Growing up Republican, I have long believed in personal responsibility. In junior high school, when I observed close relatives who struggled with obesity, I vowed to never let myself get out of shape. (“Junior high” is what we called middle school back in the day.) When hip surgery gone wrong dramatically reduced my level of physical activity two and a half years ago, I cut back on what I ate to keep from gaining weight. In fact, I believe that much of our nation’s obesity epidemic comes down to personal responsibility: If people ate less and exercised more, we’d be a healthier nation.
But there is another culprit who deserves blame for American obesity: the sugar industry, which, for decades, bamboozled the American public about the dangers of its product.
My ire at big sugar was stoked by a study published in JAMA Internal Medicine analyzing correspondence from the Sugar Research Foundation (SRF) in the 1960s and 70s. In the late 50s, the sugar industry recognized that people’s concerns about the connections between cholesterol and heart disease provided them with an opportunity to tout the “no fat” benefits of sugar. By 1962, however, the industry recognized that high sugar intake could increase cholesterol levels, too.
In response to the JAMA article, the Sugar Association pointed out that it is a “disservice that industry-funded research is branded as tainted.” They also stressed that “sugar does not have a unique role in heart disease.” But the point of the JAMA article, and of my post, is not to taint all industry-funded research, nor to claim that sugar is the main cause of cardiovascular disease. Industry-funded research can greatly advance human health, if the industry funding the research is honest about communicating results to the public, regardless of whether their products come out looking good or bad. And while sugar is far from alone in threatening health, few credible scientists believe that the American obesity epidemic has nothing to do with the enormous increase of processed sugar in the American diet.
What is an industry to do, when science threatens its business? Honest industries would either change their products, warn consumers about the harms of their product, or find a way to overcome these harms. The sugar industry, instead, obfuscated. The SRF funded academic researchers who were pro-sugar, to raise doubts about the sugar/cholesterol connection. Around that time, they paid one researcher $6500 ($50,000 in today’s money) to write a review article that downplayed the connection between sugar and heart disease. They even let the researcher know which findings to emphasize and which to downplay, to which the scientist replied that he and his colleagues would “cover this as well as we can.”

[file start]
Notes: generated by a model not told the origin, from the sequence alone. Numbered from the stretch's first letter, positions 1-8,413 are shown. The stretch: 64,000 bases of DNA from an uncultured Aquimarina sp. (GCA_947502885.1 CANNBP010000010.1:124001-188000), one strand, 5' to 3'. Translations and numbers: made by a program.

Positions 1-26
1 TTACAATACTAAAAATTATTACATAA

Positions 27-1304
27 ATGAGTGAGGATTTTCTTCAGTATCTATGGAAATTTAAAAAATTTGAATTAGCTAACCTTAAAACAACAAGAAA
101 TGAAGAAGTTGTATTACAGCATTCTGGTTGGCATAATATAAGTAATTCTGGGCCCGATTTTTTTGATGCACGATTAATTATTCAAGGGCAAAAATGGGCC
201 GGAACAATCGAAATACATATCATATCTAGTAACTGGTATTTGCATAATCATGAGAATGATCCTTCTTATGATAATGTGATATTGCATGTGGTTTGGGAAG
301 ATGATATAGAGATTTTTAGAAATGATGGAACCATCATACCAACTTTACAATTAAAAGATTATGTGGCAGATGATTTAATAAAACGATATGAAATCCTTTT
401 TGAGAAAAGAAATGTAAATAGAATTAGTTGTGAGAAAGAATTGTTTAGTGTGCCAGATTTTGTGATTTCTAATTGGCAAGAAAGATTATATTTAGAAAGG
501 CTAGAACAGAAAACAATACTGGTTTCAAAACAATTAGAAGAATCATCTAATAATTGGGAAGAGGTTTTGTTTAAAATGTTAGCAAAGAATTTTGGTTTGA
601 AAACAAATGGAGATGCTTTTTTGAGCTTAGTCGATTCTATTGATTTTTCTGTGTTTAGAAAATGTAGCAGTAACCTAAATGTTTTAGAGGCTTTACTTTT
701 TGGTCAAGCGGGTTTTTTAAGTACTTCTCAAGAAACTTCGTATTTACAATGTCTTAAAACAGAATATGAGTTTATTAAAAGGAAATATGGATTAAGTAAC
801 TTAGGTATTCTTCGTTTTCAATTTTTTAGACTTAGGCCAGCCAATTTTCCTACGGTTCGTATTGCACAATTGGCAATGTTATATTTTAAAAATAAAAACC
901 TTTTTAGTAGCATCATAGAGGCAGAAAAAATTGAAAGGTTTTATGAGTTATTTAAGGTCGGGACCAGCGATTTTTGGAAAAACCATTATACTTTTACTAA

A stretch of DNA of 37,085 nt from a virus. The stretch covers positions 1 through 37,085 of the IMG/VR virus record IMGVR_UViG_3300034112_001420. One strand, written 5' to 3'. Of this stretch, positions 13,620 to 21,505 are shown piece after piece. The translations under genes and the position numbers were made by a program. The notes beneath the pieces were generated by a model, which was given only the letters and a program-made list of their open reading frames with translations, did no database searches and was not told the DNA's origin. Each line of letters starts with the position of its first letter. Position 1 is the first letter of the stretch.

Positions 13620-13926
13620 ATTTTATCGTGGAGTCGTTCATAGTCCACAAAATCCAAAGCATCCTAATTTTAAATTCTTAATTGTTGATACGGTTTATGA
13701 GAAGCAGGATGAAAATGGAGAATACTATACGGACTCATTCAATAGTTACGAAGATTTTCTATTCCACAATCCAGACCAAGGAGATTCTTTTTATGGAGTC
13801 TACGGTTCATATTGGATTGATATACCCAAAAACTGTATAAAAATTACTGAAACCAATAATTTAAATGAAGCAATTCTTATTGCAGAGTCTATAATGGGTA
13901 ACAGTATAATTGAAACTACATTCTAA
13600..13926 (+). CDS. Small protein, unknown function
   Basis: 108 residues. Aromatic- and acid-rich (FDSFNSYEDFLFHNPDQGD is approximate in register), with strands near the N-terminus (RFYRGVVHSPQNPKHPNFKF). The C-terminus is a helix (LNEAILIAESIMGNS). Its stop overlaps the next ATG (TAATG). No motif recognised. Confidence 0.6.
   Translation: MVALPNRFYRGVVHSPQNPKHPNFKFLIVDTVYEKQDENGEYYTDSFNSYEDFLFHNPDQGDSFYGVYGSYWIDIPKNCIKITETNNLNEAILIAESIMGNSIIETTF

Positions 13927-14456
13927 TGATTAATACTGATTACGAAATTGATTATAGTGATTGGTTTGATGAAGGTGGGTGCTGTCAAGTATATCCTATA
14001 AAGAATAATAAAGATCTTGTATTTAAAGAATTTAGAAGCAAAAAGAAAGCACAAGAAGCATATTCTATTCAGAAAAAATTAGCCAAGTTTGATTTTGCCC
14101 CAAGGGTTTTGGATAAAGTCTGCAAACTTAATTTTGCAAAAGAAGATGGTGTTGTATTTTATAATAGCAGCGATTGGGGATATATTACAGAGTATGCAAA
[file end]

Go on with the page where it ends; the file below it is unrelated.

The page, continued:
Time for me to return to personal responsibility.
We owe the obesity epidemic to a lack of personal responsibility. However, I’m no longer referring only to the general public, failing to curb their appetite for sugar. I’m also talking about industry leaders who promote “alternative facts” to boost their profits. They need to take responsibility for their actions. It is one thing to promote your products and let the American people decide whether to consume them. I wrote this post while consuming a delicious cup of hot chocolate; sugar tastes great, I know that. But it is immoral to sell your products by lying to people.
If you can’t make a living selling your products honestly, you need to find another job.
Peter Ubel is a physician and behavioral scientist who blogs at his self-titled site, Peter Ubel and can be reached on Twitter @PeterUbel. He is the author of Critical Decisions: How You and Your Doctor Can Make the Right Medical Choices Together. This article originally appeared in Forbes.
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